Raising a child is hard work, but for parents raising a child with autism, everyday life often brings about a unique set of challenges. From navigating mealtimes to regulating emotions, simple activities that many parents take for granted can feel overwhelming for special needs parents.
We sat down with author and autism advocate Carrie Cariello, who suggests coping mechanisms to help parents overcome these hurdles. Cariello knows firsthand the struggles that parents of children with autism face – her 19-year-old son, Jack, was diagnosed at 18 months old.
Cariello documents her experiences raising Jack on her popular blog. She also is the Day 2 keynote speaker at Metro Parent’s virtual Living With Autism Workshop presented by Henry Ford Health Nov. 6-8, 2023, so you can ask her your own burning questions.
Children with autism often engage in behaviors such as picky eating or disrupting a meal. Cariello says that Jack always stuck to the beige food group – chicken nuggets, French fries and crackers – early on.
“The reason that kids like Jack are drawn to that is because that kind of food is consistent. You always know what a chicken nugget will taste like. You can count on what a pretzel is going to feel like in your mouth,” she says.
Cariello’s family gradually introduced other foods that Jack would enjoy and worked hard to make the dinner table an important part of their family’s day.
To get kids to stay at the dinner table while also being around food, she suggests using a timer, starting at three minutes and gradually working up to longer periods of time. Cariello also got a divided plate for Jack so he could have the power to choose the order in which he ate his food.
Challenge: Emotional regulation
Oftentimes, kids with autism have a harder time regulating their emotions. In Jack’s case, Cariello says, regulation is one of Jack’s chief vulnerabilities. As a result, she has to work hard to keep herself calm inside, so he doesn’t automatically jump to her elevation.
“If we are elevated, we aren’t learning or teaching,” she says. “So, it goes on both sides for the parents and the kids.”
Cariello also recommends pointing out when your child looks calm and asking them what it feels like so they can become more connected with their body.
Challenge: Duality in maturity
While a child with autism may be and look a certain age, emotionally, they are much younger. Cariello says a parent’s inclination is to protect the younger version of them, but in reality, they should be giving their child the same dignity as other kids their age and not be over-parented.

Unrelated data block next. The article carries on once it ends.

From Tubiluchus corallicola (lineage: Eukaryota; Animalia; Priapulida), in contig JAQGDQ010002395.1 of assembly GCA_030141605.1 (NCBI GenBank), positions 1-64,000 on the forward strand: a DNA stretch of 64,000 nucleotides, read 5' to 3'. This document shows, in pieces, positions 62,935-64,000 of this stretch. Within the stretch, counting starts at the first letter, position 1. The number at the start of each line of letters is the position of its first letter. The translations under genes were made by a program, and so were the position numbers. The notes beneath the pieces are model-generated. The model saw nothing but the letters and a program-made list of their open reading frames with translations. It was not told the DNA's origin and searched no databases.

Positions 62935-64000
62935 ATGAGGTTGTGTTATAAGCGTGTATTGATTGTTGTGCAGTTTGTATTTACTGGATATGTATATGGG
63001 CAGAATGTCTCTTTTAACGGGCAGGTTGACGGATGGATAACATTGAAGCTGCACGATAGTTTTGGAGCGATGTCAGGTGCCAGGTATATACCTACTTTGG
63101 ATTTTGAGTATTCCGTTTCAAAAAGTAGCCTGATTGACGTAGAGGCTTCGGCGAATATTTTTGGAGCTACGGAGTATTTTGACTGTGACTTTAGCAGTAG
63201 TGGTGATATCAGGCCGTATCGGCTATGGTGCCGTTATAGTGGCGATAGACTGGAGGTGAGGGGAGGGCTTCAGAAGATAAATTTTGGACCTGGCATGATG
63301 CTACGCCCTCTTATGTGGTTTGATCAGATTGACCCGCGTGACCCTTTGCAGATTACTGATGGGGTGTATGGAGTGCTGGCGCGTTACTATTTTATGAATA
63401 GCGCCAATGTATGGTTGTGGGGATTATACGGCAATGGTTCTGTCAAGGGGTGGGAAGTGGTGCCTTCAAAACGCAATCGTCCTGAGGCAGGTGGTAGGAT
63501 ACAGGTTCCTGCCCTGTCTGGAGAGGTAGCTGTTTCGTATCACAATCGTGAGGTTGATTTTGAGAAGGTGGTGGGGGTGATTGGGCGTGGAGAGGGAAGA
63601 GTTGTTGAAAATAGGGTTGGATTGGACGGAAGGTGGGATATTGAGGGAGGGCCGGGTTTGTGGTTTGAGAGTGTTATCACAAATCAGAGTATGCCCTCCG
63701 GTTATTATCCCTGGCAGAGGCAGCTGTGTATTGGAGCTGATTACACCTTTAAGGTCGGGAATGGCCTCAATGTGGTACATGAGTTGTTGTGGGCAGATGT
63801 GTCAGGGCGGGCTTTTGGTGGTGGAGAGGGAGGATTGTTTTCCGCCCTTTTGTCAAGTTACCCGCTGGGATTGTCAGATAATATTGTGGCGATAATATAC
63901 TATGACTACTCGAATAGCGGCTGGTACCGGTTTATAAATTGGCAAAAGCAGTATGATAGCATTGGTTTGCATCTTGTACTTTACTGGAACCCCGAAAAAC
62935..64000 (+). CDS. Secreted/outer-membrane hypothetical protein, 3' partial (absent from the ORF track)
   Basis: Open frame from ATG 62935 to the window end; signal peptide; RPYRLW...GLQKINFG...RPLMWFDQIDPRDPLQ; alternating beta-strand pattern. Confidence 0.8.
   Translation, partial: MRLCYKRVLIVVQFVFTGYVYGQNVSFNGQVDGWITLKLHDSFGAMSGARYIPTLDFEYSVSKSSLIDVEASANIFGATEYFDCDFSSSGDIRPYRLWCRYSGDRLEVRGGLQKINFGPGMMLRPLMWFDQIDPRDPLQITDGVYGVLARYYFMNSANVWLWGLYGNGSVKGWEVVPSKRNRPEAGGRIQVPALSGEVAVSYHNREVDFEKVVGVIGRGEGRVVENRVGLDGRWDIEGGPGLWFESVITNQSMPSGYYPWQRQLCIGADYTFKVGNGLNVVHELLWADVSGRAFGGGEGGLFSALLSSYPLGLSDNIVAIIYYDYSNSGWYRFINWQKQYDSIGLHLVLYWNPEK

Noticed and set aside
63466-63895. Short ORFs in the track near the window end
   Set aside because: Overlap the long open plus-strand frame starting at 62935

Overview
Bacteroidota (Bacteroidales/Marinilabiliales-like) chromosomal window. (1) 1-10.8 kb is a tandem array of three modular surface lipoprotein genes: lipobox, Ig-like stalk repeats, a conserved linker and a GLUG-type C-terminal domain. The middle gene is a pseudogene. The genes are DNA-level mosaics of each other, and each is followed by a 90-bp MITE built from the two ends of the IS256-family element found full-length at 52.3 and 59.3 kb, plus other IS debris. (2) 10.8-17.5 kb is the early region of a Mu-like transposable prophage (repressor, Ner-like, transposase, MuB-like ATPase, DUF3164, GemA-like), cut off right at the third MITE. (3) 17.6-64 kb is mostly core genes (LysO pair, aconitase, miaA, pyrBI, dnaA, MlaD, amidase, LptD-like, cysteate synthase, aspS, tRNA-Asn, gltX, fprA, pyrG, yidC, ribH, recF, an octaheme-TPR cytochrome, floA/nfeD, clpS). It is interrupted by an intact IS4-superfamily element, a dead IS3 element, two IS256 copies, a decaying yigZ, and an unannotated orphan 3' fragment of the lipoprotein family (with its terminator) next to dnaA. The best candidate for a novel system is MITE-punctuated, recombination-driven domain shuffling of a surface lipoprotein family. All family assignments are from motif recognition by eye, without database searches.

She recommends that parents take a step back to observe what age is most relevant in each parenting situation.
Puberty can be an especially complicated time for families of children with autism. In addition to the physical changes, many of the features that define autism, such as emotional issues and anxiety, can be severely heightened. Cariello remembers that when they were in the throes of puberty, Jack bit a teacher, flipped desks upside down and threw computers on the floor.
“The inclination for parents is to go underground with this stuff because it’s so shameful you have the kid who is destroying school property,” she says. “We tie our own moral compass so closely with our children’s behavior – particularly with autism.”
To overcome this, Cariello advises parents to separate that out and understand that their behavior is not a reflection of what they have or haven’t done. Once you can take your own ego out of it, she says, it’s much easier to address your child’s needs.
Challenge: Social media
Cariello says it’s important to remember when a child meets someone online, they feel familiar with them and no longer consider them a stranger. This makes it especially difficult for a child with autism, who tends to share too much personal information.
Cariello suggests putting boundaries in place – accounts should be private, all followers must be accepted and parents should have access to it.
“It’s just this ongoing dialogue of what’s good to share, what we want the world to know about us – what our electronic and digital footprint looks like and how permanent it is,” she says.
Cariello will share more tips and solutions in her heart-touching keynote session that allows attendees a glimpse into their child’s future as well as insights into the transitional phase of autism once they leave school, Autism After High School: An Autism Mom’s Perspective. Tickets are $25 for all three days, with recordings available to let you watch on your own time if life gets too busy to watch live.
Her newest book, out Dec. 1, “Half My Sky: Autism, marriage, and the messiness that is building a family”, is available for presale.
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